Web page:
The Role of Aromatase in Endometriosis

Endometrial tissue from uterine disease-free women does not exhibit aromatase activity. In contrast, aromatase enzyme activity and mRNA levels are readily detectable in endometriosis. PGE2 stimulates both aromatase expression and activity in endometriotic stromal cells via promoter II region of the aromatase gene. This results in local production of estradiol, which induces PGE2 formation and establishes a positive feedback cycle. This mechanism seems to contribute to continuous local production of estradiol and PGE2.

ΑΙ (aromatase inhibitor) at typical dosages (for example, anastrozole 1 mg / day) reduces systemic estrogen levels in postmenopausal women by more than 85%. In premenopausal women, this effect is reduced by counter-regulation along the ovary-pituitary axis (i.e., the pituitary gland determining a decreased systemic estrogen level leads to sequential secretion of gonadotropins, which stimulate the synthesis of estrogen inhe ovaries and partially block the effect of ΑΙ, which leads to growth stimulation ovarian follicles. This also can lead to the formation of ovarian cysts.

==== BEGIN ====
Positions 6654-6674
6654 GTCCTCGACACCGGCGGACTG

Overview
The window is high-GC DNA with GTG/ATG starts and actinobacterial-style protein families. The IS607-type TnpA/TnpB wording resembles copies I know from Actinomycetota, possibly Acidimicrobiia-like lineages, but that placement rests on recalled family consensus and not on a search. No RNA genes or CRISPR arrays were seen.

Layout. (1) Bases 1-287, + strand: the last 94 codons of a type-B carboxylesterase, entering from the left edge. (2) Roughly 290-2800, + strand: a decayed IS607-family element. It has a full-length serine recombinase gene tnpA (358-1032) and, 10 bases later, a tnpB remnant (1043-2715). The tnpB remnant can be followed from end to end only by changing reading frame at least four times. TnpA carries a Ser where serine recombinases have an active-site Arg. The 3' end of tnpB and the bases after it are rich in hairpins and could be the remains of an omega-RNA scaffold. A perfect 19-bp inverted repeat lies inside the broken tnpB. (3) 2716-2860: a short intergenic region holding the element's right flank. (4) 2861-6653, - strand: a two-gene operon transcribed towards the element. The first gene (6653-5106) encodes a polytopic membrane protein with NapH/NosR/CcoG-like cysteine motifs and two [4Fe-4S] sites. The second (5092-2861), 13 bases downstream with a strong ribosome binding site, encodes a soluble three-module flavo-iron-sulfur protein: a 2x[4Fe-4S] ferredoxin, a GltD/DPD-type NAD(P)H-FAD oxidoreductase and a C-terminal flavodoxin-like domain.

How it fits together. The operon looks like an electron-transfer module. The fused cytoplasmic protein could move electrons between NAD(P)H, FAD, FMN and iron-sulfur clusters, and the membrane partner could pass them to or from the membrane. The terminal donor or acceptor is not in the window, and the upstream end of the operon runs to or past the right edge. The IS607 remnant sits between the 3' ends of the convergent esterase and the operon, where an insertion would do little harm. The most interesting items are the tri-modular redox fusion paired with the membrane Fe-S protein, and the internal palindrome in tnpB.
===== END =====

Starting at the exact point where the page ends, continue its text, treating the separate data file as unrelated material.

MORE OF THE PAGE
In the past others have tried to use an intravaginal ring for the treatment of endometriosis with the controlled release of the Aromatase inhibitor anastrozole (PATENT EA 025582B1) with a daily release rate that does not induce stimulation of the ovaries by negative feed-back of the pituitary-ovarian-axis (which would cause secretion of gonadotropins and stimulation of ovarian follicular growth) and levonorgestrel in a daily release rate below the ovulation inhibition dose that provides contraceptive efficacy based on local effects (e.g. reducing and thickening of the cervical mucus impairing sperm ascension, effects on the endometrium and on tubal motility impairing implantation and egg transport). This approach has not resulted in a clinically useful treatment for endometriosis.